Northern Pacific Steamship Co. - Unissued Steamship Stock Certificate - Washington State - Northern Pacific ArchiveInv# NP1056 Stock
Unissued Stock. SS Parthia is one of the ships under the Northern Pacific Steamship Company.
The SS Parthia (1870–1956) was an iron-hulled transatlantic ocean liner built for the Cunard Line by William Denny and Brothers in Dumbarton, Scotland. Her sister ships were the Abyssinia and Algeria. Unlike her two sisters, Parthia was smaller, built in a different shipyard and had a slightly different funnel arrangement. The Parthia was retired by Cunard in 1883 and sold to John Elder & Co., who subsequently transferred her to the Guion Line. After serving with the Guion Line and operating on trans-Pacific routes with the Canadian Pacific Railway Company, she was refitted and renamed Victoria.
Under her new owners, the Northern Pacific Steamship Company, Victoria began operating out of Puget Sound in Washington state. In 1898, she was resold to the North American Mail Steamship Company and transferred to American registry. As a result of this, she was used as a troopship in the Spanish–American War, carrying troops to Manila in the Philippines. In 1900, she served with various owners along a route from Puget Sound to Nome, Alaska until she ended up with the Alaska Steamship Company in 1908. Victoria was then operated between San Francisco, California, and Nome, Alaska, via Seattle, Washington. In 1924, the Victoria, now 54 years old, underwent a refit, which added oil-fired boilers, larger superstructure and an enclosed bridge to her superstructure. A 1933 brochure by The Alaska Steamship Company gives the following information. Length: 370 feet. Breadth: 40 feet. Displacement: 6670 tons. Gross: 3868 tons. Read more at https://en.wikipedia.org/wiki/SS_Parthia_(1870)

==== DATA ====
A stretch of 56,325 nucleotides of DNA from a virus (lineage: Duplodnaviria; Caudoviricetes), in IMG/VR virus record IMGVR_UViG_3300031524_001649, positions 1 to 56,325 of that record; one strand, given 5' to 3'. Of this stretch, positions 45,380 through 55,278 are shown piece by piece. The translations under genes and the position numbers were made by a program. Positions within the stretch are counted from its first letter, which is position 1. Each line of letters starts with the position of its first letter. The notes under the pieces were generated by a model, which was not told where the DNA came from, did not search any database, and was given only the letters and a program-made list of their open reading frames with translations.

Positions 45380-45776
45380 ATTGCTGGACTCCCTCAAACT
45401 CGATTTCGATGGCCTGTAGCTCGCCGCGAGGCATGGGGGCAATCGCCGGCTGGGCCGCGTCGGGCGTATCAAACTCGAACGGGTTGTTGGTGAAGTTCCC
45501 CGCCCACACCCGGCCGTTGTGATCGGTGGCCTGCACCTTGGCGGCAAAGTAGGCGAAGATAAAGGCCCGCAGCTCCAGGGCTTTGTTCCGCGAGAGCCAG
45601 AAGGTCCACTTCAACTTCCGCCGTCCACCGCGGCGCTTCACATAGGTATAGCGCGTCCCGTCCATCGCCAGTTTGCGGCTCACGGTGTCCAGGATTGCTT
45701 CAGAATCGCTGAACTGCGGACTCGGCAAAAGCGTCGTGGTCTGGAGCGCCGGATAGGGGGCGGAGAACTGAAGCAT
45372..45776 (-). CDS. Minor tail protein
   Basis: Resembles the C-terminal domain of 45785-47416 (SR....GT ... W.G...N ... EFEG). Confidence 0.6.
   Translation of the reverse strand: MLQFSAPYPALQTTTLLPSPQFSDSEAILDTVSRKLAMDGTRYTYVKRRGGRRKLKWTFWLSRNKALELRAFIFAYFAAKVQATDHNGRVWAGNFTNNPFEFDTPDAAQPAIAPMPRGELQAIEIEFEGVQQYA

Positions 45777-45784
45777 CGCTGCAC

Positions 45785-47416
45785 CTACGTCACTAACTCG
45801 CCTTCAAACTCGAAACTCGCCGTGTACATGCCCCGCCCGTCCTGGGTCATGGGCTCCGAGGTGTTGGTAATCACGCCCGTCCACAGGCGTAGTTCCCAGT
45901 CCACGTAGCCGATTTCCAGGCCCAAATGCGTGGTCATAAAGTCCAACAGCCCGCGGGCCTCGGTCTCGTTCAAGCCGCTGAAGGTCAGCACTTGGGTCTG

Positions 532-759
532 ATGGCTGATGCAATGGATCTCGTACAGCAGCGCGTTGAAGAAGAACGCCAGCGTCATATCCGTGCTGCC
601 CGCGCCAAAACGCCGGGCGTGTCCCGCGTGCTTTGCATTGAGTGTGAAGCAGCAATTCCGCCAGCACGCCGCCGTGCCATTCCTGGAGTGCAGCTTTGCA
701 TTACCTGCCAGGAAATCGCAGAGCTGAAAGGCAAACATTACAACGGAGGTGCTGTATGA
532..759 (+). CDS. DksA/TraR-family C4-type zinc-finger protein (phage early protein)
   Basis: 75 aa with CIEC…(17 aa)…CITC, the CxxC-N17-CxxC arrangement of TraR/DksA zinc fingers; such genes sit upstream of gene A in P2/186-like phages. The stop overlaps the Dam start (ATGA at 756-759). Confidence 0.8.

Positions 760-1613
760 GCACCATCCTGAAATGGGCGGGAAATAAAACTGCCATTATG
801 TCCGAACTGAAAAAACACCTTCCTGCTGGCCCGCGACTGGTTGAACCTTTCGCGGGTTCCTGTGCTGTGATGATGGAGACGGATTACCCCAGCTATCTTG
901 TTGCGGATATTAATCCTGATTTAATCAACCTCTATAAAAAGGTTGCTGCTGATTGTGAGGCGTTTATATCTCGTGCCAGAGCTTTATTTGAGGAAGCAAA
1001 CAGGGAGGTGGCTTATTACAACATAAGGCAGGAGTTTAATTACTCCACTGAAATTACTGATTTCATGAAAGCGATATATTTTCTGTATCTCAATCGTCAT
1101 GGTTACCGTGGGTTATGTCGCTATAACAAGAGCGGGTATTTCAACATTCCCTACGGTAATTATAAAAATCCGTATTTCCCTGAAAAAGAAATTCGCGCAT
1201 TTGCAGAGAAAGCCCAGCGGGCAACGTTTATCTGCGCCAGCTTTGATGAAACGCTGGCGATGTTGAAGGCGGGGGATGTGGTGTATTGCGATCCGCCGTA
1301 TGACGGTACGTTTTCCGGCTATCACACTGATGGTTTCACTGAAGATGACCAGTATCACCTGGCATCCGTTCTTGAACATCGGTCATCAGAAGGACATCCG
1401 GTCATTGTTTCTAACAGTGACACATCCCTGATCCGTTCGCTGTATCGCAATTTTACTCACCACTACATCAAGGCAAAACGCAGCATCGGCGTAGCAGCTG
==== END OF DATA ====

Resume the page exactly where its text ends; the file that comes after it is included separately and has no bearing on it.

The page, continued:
The Northern Pacific Railway (reporting mark NP) was a transcontinental railroad that operated across the northern tier of the western United States, from Minnesota to the Pacific Northwest. It was approved by Congress in 1864 and given nearly 40 million acres (62,000 sq mi; 160,000 km2) of land grants, which it used to raise money in Europe for construction.
Construction began in 1870 and the main line opened all the way from the Great Lakes to the Pacific when former President Ulysses S. Grant drove in the final "golden spike" in western Montana on September 8, 1883. The railroad had about 6,800 miles (10,900 km) of track and served a large area, including extensive trackage in the states of Idaho, Minnesota, Montana, North Dakota, Oregon, Washington, and Wisconsin. In addition, the NP had an international branch to Winnipeg, Manitoba, Canada. The main activities were shipping wheat and other farm products, cattle, timber, and minerals; bringing in consumer goods, transporting passengers; and selling land. Read more at https://en.wikipedia.org/wiki/Northern_Pacific_Railway
A stock certificate is issued by businesses, usually companies. A stock is part of the permanent finance of a business. Normally, they are never repaid, and the investor can recover his/her money only by selling to another investor. Most stocks, or also called shares, earn dividends, at the business's discretion, depending on how well it has traded. A stockholder or shareholder is a part-owner of the business that issued the stock certificates.